Atari Races Into Brand Name Stores for 'Test Drive Unlimited'

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Atari
Atari "Test Drive Unlimited"
The phrase "stop and shop" takes on a whole new meaning this September with the release of Atari's Test Drive Unlimited, an online racing game for PC developed by Eden Games. Photorealistic recreations of over 100 fully customizable cars and bikes (from top names like Lamborghini, Ferrari and Mercedes Benz) as well as over 1,000 miles of actual landscape from the Hawaiian island of Oahu all contribute to an ultra-realistic racing experience—but the realism "coup de grace" comes in the form of the game's in-game advertising, courtesy of IGA Worldwide's in-game ad network. Beyond the standard dynamic billboards, Test Drive Unlimited will offer an unprecedented level of brand interaction by allowing players to actually enter virtual recreations of Ben Sherman and Marc Ecko stores and experience the products for themselves. "This type of product placement goes well beyond simply having a game character drink a can of Coke," says IGA CEO Justin Townsend. "The gamer would essentially be driving his sports car or motorbike around Oahu with a virtual bank account filled with in-game currency earned by winning races. They could then pull over at a Ben Sherman shop and step inside. The entire shop itself is based on a Ben Sherman shop in the real world and is branded as such, from the logos on the wall to the carpets on the floor. Best of all, the entire Ben Sherman clothing range is available for purchase, from shoes to jeans to shirts and jackets. You can even select a product, try it on and see how you look in the mirror before making a purchase."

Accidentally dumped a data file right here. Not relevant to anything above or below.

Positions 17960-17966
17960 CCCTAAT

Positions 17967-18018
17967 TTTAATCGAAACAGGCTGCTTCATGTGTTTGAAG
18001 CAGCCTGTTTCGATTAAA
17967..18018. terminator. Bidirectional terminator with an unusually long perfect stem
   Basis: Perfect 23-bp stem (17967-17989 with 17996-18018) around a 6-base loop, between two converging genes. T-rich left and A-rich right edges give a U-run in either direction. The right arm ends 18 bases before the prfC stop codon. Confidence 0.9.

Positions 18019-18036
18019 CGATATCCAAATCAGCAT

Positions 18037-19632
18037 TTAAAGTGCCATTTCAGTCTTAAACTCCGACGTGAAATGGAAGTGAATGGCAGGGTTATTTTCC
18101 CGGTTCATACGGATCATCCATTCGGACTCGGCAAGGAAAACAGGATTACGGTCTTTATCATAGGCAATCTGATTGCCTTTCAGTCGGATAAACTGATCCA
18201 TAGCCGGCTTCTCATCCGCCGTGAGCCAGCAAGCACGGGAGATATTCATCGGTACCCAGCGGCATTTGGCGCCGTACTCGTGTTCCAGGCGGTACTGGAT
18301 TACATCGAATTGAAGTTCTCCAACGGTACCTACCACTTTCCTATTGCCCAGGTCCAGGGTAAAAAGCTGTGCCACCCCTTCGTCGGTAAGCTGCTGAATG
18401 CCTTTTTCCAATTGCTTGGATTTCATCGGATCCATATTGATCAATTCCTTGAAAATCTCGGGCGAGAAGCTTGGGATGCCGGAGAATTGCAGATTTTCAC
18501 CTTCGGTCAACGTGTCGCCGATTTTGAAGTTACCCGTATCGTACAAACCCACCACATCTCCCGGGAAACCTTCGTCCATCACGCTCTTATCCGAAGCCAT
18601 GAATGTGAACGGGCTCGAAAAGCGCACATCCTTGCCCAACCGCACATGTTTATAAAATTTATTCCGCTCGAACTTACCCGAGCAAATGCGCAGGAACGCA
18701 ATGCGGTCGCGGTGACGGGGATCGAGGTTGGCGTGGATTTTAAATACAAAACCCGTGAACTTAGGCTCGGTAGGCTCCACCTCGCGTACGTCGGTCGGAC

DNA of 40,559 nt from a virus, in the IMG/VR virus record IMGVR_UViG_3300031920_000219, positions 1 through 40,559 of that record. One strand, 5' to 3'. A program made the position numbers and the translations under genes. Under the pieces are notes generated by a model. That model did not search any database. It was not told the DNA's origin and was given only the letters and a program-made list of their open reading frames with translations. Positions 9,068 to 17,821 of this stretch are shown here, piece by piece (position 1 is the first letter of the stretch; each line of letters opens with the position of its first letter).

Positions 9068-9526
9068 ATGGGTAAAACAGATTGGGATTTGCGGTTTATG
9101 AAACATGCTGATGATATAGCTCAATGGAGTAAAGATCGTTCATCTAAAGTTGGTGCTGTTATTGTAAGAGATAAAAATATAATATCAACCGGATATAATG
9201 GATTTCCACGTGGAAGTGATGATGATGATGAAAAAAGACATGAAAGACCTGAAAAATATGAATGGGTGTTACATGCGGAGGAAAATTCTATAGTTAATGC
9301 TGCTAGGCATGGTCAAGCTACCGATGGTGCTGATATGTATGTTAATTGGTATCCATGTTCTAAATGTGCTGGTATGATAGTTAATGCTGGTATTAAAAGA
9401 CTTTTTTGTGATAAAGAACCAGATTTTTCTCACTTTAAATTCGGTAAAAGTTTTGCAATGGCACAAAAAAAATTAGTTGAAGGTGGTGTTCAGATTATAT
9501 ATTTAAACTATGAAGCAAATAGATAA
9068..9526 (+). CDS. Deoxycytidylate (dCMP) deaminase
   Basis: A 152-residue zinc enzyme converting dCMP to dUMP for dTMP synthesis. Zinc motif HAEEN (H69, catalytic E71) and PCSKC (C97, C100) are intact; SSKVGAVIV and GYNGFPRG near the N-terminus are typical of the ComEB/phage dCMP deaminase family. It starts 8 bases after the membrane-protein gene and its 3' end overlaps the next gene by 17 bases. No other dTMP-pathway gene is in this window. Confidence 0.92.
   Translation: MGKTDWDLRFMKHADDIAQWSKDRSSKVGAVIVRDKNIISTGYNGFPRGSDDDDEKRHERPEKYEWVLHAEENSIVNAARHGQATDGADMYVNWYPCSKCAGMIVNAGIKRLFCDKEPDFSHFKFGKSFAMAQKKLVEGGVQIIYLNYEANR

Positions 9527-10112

The multi-faceted nature of Test Drive Unlimited's in-game advertising illustrates the different approaches companies like IGA can take to integrate ads into games—even within the same game. "Due to the fact that a product integration, what is known as static in-game advertising or SIGA, is hard-coded into the game in the development stage, we were involved with Atari very early in the development life cycle," says Townsend. "But when it comes to dynamic in-game advertising or DIGA, such as billboards, posters, video or radio, we can start pitching to ad clients about 12 weeks before the game hits shelves, as there is no need for early involvement from the brand side."

As for why racing fans should care what kind of jeans their online avatars are sporting? In the virtual world, just as in the real world, it's all about status. "This is a whole lot more than simply a driving game," says Townsend. "It combines the thrill of racing cars with a multiplayer online community, and just as prestige is important in the real world, it's important in the gaming environment as well. Having the best car, the biggest luxury house and (of course) the hottest clothing sets you apart from the rest, and that becomes a key motivation for the player."
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